Why 10-year G-sec yields are still holding up
Moneylife Digital Team 29 October 2015
Sustained selling pressure from banks and corporates and net supply are the reasons as to why G-sec yields are not coming down despite a 50 bps rate cut, says a State Bank report
Even after the 50 basis points (bps) cut in repo rate by the Reserve Bank of India (RBI) last month, the 10-year G-sec yield is still adamant at 7.60% primarily on sustained selling pressure from banks and corporates. However, going forward, the yields will gradually soften says State Bank of India (SBI) in its Ecowrap report.
It said, "This (yields still at 7.60%) is perplexing, as trends suggest that the spread between repo rate and 10-year yield has been at around 50 bps in the last couple of months on an average. Hence by this logic, 10-year yield should drop to 7.25%, or at least should have breached 7.5%." 
Net supply is one of the reasons why G-sec yields are not coming down, the Ecowrap report says, adding, "In October 2015, there is a net supply of Rs75,000 crore of Government securities, highest among the second half. Even after adjusting for redemptions and investments from foreign institutional investor (FII) during October, the net supply will still be around at Rs4,000 crore. This net supply is one of the reasons why G-sec yields are not coming down."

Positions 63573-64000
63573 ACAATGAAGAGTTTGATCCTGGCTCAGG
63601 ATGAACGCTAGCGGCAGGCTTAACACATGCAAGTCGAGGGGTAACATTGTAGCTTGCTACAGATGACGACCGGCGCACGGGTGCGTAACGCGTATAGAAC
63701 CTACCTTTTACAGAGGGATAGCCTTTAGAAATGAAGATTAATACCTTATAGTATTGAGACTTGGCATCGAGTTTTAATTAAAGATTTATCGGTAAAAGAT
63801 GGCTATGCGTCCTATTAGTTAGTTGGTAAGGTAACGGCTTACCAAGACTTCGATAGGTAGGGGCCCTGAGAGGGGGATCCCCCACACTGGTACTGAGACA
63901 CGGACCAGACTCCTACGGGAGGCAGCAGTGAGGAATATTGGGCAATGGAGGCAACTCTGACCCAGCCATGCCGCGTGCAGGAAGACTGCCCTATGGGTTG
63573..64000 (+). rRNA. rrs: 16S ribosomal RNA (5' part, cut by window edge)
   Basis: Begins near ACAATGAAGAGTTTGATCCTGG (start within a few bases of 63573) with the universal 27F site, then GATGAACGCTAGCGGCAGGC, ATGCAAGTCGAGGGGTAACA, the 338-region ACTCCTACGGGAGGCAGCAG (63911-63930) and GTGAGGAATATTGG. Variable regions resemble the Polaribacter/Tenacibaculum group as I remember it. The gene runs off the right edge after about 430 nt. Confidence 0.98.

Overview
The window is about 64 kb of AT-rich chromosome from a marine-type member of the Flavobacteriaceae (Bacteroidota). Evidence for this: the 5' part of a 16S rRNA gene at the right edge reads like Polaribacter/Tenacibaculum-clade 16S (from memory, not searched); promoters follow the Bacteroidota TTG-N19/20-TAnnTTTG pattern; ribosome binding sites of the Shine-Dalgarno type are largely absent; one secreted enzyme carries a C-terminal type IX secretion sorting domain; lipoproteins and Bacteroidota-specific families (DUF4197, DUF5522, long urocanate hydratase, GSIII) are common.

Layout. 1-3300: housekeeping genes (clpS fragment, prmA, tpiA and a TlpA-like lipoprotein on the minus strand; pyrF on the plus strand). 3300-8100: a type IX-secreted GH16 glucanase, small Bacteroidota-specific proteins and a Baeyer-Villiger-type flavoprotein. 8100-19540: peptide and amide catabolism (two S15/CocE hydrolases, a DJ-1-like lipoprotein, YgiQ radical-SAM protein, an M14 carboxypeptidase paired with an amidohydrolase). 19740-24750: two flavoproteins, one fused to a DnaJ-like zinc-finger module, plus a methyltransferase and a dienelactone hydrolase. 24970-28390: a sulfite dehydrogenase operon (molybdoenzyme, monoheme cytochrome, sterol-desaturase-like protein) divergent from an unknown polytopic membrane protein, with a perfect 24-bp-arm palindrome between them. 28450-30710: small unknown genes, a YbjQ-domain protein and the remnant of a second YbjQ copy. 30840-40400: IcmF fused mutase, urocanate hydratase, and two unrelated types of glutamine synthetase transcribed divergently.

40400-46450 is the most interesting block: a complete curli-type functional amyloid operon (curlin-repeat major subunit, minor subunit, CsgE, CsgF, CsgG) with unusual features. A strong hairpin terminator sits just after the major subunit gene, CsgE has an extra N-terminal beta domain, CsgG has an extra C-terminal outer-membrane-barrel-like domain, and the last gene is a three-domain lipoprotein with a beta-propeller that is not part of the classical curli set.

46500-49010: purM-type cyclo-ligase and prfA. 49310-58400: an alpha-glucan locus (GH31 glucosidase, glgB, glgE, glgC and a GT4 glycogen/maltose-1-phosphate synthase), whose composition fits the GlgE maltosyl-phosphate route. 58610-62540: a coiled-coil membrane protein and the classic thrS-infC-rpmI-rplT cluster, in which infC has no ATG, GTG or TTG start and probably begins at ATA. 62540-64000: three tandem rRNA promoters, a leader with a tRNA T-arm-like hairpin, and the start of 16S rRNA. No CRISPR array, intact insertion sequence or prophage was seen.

According to the Government borrowing calendar, it will raise only Rs2.34 lakh crore through market borrowings, excluding Rs15,000 crore via sovereign gold bonds, in the second half of current fiscal year. The Government, as per the Budget 2015-16, plans to borrow a total of Rs6.01 lakh crore from the market this fiscal. It had borrowed about Rs3.5 lakh crore during the first half of FY2016, which is over 50% of the annual target.
"We however believe that going forward, the yields will gradually soften on many accounts. Firstly, the G-sec auctions till March will now be at an interval of every fortnight, instead of customary weekly auctions. Secondly, CPI inflation will breach the RBI’s target at least by 50 bps on January 2016. Thirdly, the ECB quantitative easing with US Fed uncertainty on rate hike will impact G-sec yields on lower side. Consequently, we expect that 10-year G-sec yield would be around 7.25-7.30% (old) and 7.10-7.15% (new) by March 2016. And fourthly, cumulative net buying position by market players indicates further softening of yields," the report added.
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